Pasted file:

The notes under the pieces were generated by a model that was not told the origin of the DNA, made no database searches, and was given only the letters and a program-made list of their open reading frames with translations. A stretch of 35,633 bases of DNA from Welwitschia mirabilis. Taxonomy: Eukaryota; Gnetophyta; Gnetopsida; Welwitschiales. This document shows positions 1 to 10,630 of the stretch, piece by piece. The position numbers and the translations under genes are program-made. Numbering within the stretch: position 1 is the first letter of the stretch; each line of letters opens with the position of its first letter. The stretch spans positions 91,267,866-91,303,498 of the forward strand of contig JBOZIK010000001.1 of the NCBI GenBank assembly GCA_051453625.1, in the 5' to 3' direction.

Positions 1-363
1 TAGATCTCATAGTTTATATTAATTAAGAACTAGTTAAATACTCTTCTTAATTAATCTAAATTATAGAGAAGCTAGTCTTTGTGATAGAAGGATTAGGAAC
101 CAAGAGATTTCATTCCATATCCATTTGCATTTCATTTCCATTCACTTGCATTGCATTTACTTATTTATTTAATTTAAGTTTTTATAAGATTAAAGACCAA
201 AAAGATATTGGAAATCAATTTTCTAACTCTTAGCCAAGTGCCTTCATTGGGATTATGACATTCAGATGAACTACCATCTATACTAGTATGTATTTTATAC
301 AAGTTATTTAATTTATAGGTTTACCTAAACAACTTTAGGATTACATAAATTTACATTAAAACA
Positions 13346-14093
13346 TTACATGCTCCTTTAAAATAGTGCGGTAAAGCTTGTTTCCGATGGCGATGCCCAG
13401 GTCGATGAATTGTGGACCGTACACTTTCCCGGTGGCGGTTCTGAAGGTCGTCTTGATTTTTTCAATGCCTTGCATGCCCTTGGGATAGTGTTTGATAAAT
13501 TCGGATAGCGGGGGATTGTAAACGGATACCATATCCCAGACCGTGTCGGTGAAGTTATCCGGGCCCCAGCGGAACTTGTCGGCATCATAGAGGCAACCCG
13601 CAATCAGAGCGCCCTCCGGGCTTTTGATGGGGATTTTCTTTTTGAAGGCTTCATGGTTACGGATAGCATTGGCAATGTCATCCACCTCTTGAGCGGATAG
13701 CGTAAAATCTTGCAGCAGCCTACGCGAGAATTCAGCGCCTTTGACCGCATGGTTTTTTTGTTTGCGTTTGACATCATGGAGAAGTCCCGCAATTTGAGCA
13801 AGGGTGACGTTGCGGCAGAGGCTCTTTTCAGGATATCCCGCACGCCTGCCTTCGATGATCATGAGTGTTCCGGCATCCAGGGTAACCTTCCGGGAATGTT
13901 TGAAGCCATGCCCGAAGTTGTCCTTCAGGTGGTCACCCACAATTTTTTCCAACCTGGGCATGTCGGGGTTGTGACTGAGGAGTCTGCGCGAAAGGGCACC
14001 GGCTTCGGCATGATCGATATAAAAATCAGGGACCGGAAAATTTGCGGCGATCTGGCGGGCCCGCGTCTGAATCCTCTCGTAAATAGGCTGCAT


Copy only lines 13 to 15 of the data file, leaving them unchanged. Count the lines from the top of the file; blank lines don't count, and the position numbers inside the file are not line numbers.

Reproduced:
13801 AGGGTGACGTTGCGGCAGAGGCTCTTTTCAGGATATCCCGCACGCCTGCCTTCGATGATCATGAGTGTTCCGGCATCCAGGGTAACCTTCCGGGAATGTT
13901 TGAAGCCATGCCCGAAGTTGTCCTTCAGGTGGTCACCCACAATTTTTTCCAACCTGGGCATGTCGGGGTTGTGACTGAGGAGTCTGCGCGAAAGGGCACC
14001 GGCTTCGGCATGATCGATATAAAAATCAGGGACCGGAAAATTTGCGGCGATCTGGCGGGCCCGCGTCTGAATCCTCTCGTAAATAGGCTGCAT